weak and admonishing the ill-conducted--one morning while I was making one
of my many pencil-sketches (alas, they are all that remain to me now!) of
my future sitter, Mrs. Oke gave me her version of the story of Alice Oke
and Christopher Lovelock.
"Do you suppose there was anything between them?" I asked--"that she
was ever in love with him? How do you explain the part which tradition
ascribes to her in the supposed murder? One has heard of women and their
lovers who have killed the husband; but a woman who combines with her
husband to kill her lover, or at least the man who is in love with
her--that is surely very singular." I was absorbed in my drawing, and
really thinking very little of what I was saying.
"I don't know," she answered pensively, with that distant look in her
eyes. "Alice Oke was very proud, I am sure. She may have loved the poet
very much, and yet been indignant with him, hated having to love him. She
may have felt that she had a right to rid herself of him, and to call upon
her husband to help her to do so."
"Good heavens! what a fearful idea!" I exclaimed, half laughing. "Don't
you think, after all, that Mr. Oke may be right in saying that it is
easier and more comfortable to take the whole story as a pure invention?"
"I cannot take it as an invention," answered Mrs. Oke contemptuously,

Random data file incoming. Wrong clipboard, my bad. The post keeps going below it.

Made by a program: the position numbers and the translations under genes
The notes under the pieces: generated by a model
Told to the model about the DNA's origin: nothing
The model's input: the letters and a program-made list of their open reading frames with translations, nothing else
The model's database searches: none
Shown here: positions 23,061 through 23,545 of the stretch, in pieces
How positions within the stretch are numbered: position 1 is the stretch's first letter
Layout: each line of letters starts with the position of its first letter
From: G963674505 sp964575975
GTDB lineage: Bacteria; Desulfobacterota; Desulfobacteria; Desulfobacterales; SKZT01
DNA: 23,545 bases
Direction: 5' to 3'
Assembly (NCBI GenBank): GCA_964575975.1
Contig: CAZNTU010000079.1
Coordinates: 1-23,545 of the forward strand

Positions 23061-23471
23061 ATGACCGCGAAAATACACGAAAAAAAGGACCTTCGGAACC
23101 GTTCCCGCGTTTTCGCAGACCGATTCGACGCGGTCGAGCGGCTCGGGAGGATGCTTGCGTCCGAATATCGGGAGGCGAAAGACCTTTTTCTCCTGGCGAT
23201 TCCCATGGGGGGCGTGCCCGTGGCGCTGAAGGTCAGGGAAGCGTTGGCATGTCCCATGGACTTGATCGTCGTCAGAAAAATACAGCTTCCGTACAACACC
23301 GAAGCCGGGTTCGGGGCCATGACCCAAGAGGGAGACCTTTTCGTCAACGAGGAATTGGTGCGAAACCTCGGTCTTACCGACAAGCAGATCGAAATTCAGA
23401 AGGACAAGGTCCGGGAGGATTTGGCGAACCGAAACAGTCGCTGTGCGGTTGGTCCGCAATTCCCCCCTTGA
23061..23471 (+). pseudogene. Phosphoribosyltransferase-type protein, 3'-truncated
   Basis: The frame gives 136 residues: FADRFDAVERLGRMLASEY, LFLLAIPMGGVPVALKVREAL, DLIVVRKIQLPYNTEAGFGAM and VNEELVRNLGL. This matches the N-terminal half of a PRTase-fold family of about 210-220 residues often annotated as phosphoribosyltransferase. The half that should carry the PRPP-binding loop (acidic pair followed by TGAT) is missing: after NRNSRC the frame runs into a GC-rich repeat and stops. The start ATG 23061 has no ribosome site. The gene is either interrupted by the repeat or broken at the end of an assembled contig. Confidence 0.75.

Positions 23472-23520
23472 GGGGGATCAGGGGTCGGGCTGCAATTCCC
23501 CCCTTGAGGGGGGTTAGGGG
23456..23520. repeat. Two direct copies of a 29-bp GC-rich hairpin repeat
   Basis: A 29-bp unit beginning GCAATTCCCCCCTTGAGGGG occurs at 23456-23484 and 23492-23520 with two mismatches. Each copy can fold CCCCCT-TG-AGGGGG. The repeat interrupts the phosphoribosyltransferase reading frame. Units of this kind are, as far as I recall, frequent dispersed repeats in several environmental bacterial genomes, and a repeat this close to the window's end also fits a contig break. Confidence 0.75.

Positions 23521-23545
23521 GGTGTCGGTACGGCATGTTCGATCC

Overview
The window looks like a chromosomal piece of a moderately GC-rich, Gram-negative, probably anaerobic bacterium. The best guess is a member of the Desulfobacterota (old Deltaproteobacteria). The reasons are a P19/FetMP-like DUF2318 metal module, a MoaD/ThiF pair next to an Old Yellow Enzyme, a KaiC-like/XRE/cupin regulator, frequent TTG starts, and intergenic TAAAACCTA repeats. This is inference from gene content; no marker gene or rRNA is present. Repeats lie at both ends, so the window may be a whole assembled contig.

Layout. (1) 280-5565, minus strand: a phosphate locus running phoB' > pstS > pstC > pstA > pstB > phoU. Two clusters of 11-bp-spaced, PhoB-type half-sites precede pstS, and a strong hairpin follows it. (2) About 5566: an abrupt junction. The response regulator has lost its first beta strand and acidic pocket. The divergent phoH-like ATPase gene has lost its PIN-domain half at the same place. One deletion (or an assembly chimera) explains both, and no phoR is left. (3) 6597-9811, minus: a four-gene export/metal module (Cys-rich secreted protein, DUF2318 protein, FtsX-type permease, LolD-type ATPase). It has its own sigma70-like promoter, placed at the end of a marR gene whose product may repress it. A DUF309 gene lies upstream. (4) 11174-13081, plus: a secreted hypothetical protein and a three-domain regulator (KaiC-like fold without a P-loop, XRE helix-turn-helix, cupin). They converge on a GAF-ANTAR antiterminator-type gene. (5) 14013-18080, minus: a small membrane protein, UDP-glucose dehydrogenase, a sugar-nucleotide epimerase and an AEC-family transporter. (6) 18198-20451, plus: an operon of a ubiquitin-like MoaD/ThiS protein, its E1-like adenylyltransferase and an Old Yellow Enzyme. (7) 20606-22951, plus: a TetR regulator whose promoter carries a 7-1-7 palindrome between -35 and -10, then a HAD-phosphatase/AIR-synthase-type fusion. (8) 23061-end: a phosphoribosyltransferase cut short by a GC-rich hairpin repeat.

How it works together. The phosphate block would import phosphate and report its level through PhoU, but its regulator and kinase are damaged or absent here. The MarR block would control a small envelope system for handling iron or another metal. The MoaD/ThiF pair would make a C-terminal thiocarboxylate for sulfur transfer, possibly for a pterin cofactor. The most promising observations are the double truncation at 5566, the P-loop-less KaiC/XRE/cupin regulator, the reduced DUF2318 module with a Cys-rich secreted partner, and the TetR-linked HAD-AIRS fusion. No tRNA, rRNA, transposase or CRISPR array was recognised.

"because I happen to know that it is true."
"Indeed!" I answered, working away at my sketch, and enjoying putting
this strange creature, as I said to myself, through her paces; "how is
"How does one know that anything is true in this world?" she replied
evasively; "because one does, because one feels it to be true, I suppose."
And, with that far-off look in her light eyes, she relapsed into
"Have you ever read any of Lovelock's poetry?" she asked me suddenly
the next day.
"Lovelock?" I answered, for I had forgotten the name. "Lovelock, who"--
But I stopped, remembering the prejudices of my host, who was seated next
to me at table.
"Lovelock who was killed by Mr. Oke's and my ancestors."
And she looked full at her husband, as if in perverse enjoyment of the
evident annoyance which it caused him.
"Alice," he entreated in a low voice, his whole face crimson, "for
mercy's sake, don't talk about such things before the servants."
Mrs. Oke burst into a high, light, rather hysterical laugh, the laugh
of a naughty child.
"The servants! Gracious heavens! do you suppose they haven't heard the
story? Why, it's as well known as Okehurst itself in the neighbourhood.
Don't they believe that Lovelock has been seen about the house? Haven't
they all heard his footsteps in the big corridor? Haven't they, my dear
Willie, noticed a thousand times that you never will stay a minute alone
in the yellow drawing-room--that you run out of it, like a child, if I
happen to leave you there for a minute?"
True! How was it I had not noticed that? or rather, that I only now